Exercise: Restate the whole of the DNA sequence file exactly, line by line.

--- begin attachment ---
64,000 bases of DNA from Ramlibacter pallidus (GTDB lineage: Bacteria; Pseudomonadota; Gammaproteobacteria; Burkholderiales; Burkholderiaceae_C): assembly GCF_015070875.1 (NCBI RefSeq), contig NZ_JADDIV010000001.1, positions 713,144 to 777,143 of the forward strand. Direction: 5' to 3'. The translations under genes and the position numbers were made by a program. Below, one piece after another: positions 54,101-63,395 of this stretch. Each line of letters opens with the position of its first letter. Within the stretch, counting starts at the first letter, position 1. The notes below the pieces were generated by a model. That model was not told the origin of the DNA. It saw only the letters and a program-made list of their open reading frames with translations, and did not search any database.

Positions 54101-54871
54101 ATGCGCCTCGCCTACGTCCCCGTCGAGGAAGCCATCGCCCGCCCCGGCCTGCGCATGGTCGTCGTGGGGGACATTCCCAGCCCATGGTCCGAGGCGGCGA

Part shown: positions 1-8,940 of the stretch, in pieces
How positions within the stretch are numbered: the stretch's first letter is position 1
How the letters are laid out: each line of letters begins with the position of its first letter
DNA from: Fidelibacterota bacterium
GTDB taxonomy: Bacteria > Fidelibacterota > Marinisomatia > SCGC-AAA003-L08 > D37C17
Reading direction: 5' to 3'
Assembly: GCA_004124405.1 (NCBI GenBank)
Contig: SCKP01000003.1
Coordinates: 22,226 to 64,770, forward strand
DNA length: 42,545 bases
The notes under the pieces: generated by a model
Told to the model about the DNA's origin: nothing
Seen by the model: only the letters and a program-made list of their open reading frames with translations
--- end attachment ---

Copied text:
64,000 bases of DNA from Ramlibacter pallidus (GTDB lineage: Bacteria; Pseudomonadota; Gammaproteobacteria; Burkholderiales; Burkholderiaceae_C): assembly GCF_015070875.1 (NCBI RefSeq), contig NZ_JADDIV010000001.1, positions 713,144 to 777,143 of the forward strand. Direction: 5' to 3'. The translations under genes and the position numbers were made by a program. Below, one piece after another: positions 54,101-63,395 of this stretch. Each line of letters opens with the position of its first letter. Within the stretch, counting starts at the first letter, position 1. The notes below the pieces were generated by a model. That model was not told the origin of the DNA. It saw only the letters and a program-made list of their open reading frames with translations, and did not search any database.

Positions 54101-54871
54101 ATGCGCCTCGCCTACGTCCCCGTCGAGGAAGCCATCGCCCGCCCCGGCCTGCGCATGGTCGTCGTGGGGGACATTCCCAGCCCATGGTCCGAGGCGGCGA

Part shown: positions 1-8,940 of the stretch, in pieces
How positions within the stretch are numbered: the stretch's first letter is position 1
How the letters are laid out: each line of letters begins with the position of its first letter
DNA from: Fidelibacterota bacterium
GTDB taxonomy: Bacteria > Fidelibacterota > Marinisomatia > SCGC-AAA003-L08 > D37C17
Reading direction: 5' to 3'
Assembly: GCA_004124405.1 (NCBI GenBank)
Contig: SCKP01000003.1
Coordinates: 22,226 to 64,770, forward strand
DNA length: 42,545 bases
The notes under the pieces: generated by a model
Told to the model about the DNA's origin: nothing
Seen by the model: only the letters and a program-made list of their open reading frames with translations